When NC State student Kelsey Shevlin moved into Wolf Village Apartments, something bothered her about cooking. It wasn’t the time or effort required to prepare meals; it was all the food scraps she tossed into the trash can.
“It really started nagging me,” she said.
As apple cores, banana peels, egg shells and other food waste started adding up, Shevlin decided to do something about it.
Now, residents in this University Housing apartment complex have access to kitchen composting courtesy of a compost collection program Shevlin started. So far, about 60 apartments in Wolf Village are using compost jars, which residents fill with food scraps and empty as needed in a nearby outdoor composting dumpster. That material is transported to a nearby composting facility for processing into compost, a nutrient-rich soil amendment.
The program began last semester when a grant from the NC State Sustainability Fund financed the purchase of compost jars, as well as materials for educational workshops about composting.
After just one semester of composting, Shevlin surveyed participants and learned than more than 70 percent of students want to continue composting after graduation.
Think And Do
A statistics major with minors in accounting and Italian, Shevlin is both a University Scholar and Caldwell Fellow. During her sophomore year, she went on a Caldwell spring break trip to San Francisco, where she saw composting bins integrated throughout the city.
“That’s when I realized how much trash could be diverted,” she said. “Then, after seeing some of my friends [composting] and being really passionate about it, I wanted to try.”
The next semester one of her courses required a final project related to sustainability. Shevlin chose to write a Sustainability Fund grant proposal to fund the launch a Wolf Village composting program.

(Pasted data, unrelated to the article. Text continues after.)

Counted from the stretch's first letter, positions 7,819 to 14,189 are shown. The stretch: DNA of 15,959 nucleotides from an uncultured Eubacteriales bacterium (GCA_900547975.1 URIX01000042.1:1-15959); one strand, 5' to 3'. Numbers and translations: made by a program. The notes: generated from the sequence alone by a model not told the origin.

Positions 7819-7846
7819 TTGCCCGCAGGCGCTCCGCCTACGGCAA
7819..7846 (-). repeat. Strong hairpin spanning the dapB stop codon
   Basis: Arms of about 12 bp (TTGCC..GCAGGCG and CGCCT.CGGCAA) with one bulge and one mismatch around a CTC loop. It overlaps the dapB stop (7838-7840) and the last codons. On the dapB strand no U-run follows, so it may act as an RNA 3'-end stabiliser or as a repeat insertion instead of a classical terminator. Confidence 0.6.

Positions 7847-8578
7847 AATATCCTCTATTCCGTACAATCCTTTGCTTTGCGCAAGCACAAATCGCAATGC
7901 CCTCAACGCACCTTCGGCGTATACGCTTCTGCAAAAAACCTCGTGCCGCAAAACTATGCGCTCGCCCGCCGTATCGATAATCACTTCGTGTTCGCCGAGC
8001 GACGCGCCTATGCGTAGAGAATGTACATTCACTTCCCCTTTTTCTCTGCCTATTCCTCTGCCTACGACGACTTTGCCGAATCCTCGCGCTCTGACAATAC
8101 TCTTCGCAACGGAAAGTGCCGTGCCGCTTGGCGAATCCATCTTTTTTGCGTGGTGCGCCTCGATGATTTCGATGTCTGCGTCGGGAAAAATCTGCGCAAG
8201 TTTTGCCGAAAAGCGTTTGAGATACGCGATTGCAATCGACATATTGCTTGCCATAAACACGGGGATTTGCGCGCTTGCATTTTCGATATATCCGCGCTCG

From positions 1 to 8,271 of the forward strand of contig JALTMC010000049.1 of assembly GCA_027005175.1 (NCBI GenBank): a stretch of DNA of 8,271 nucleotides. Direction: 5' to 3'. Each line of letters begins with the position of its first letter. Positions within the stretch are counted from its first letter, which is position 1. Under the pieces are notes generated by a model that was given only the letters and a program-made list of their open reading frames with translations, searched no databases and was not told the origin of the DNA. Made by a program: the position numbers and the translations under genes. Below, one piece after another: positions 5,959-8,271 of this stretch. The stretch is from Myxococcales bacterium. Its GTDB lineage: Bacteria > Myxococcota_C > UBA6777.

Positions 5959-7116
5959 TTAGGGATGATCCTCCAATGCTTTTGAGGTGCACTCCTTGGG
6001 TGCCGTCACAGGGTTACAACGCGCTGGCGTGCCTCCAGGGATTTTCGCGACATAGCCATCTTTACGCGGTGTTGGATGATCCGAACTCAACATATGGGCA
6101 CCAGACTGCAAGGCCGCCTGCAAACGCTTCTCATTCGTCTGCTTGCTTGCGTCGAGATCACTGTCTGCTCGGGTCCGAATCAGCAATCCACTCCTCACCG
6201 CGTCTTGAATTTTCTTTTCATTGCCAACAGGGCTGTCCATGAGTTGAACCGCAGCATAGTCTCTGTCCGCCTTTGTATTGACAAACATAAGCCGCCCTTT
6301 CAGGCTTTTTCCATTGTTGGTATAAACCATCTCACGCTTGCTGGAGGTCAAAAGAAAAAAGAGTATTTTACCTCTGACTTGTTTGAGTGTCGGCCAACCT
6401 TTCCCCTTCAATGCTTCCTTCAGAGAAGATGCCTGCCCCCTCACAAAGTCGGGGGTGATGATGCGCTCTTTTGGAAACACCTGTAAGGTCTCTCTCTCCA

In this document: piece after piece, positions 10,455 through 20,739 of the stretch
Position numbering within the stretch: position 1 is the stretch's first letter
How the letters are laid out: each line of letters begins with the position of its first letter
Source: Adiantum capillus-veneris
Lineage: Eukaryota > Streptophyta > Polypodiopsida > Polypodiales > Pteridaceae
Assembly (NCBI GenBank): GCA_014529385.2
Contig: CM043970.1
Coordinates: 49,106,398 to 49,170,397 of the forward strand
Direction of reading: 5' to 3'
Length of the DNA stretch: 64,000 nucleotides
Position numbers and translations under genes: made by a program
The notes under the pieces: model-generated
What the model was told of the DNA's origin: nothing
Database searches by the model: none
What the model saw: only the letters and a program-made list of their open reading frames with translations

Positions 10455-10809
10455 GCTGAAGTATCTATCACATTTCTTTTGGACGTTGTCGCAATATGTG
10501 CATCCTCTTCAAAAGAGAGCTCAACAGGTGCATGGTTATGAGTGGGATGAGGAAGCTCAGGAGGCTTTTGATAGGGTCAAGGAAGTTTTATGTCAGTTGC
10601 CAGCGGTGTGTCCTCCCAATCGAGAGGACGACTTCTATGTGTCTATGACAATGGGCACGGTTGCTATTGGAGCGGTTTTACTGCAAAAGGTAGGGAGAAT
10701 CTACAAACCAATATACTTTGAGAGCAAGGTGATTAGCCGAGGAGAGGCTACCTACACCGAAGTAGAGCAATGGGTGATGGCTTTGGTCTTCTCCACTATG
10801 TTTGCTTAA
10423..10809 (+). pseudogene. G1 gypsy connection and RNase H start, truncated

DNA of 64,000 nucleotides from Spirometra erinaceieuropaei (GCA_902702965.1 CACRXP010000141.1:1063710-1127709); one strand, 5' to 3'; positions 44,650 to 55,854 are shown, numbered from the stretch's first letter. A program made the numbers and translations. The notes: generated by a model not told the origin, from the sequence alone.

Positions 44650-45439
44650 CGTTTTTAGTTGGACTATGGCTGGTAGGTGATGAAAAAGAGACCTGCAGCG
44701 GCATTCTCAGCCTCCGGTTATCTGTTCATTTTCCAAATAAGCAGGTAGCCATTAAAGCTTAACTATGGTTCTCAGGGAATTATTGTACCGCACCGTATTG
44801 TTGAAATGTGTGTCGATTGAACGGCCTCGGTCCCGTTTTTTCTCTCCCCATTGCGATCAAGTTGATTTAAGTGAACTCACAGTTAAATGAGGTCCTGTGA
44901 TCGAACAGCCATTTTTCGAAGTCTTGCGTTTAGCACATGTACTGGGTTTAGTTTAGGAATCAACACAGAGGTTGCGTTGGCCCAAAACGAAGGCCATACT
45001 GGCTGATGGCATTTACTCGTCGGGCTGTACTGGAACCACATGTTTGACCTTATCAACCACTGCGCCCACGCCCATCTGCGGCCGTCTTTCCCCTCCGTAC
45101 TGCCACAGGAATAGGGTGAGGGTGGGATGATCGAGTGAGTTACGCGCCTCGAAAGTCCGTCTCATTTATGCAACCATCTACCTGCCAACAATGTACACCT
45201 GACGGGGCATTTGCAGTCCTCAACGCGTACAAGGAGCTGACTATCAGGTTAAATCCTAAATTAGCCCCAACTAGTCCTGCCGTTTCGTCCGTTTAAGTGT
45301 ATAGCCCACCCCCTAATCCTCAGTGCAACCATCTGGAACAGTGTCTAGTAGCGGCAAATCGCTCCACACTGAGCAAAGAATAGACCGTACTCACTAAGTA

She received the grant and worked with NC State’s Waste Reduction and Recycling Office to kickstart the program. Now that the program is underway, Shevlin continues gathering feedback about the compost bins and the process in order to improve the program.
Reducing Waste On Campus
In 2015, NC State’s Waste Characterization Study found that compostable material accounted for 38 percent of campus waste. Composting this material would reduce local landfill waste by hundreds of tons every year. According to the U.S. Environmental Protection Agency, composting also improves air quality since food waste in landfills generates methane, a harmful greenhouse gas.
“Food waste and other compostables are the number one items that still fill our waste-to-landfill dumpsters on campus,” said Lani St. Hill, outreach coordinator for NC State Waste Reduction and Recycling. “This represents a huge loss of both economic and environmental resources.”
NC State Grounds Services uses compost in campus landscapes to reduce the need for chemical fertilizers, help soil retain more water, prevent plant disease and improve plant growth.
“Composting is really good for our environment and our future,” Shevlin said. “If one resident [in the composting program] shows a friend or family member how to compost, and they show another friend, we can really start to make a difference.”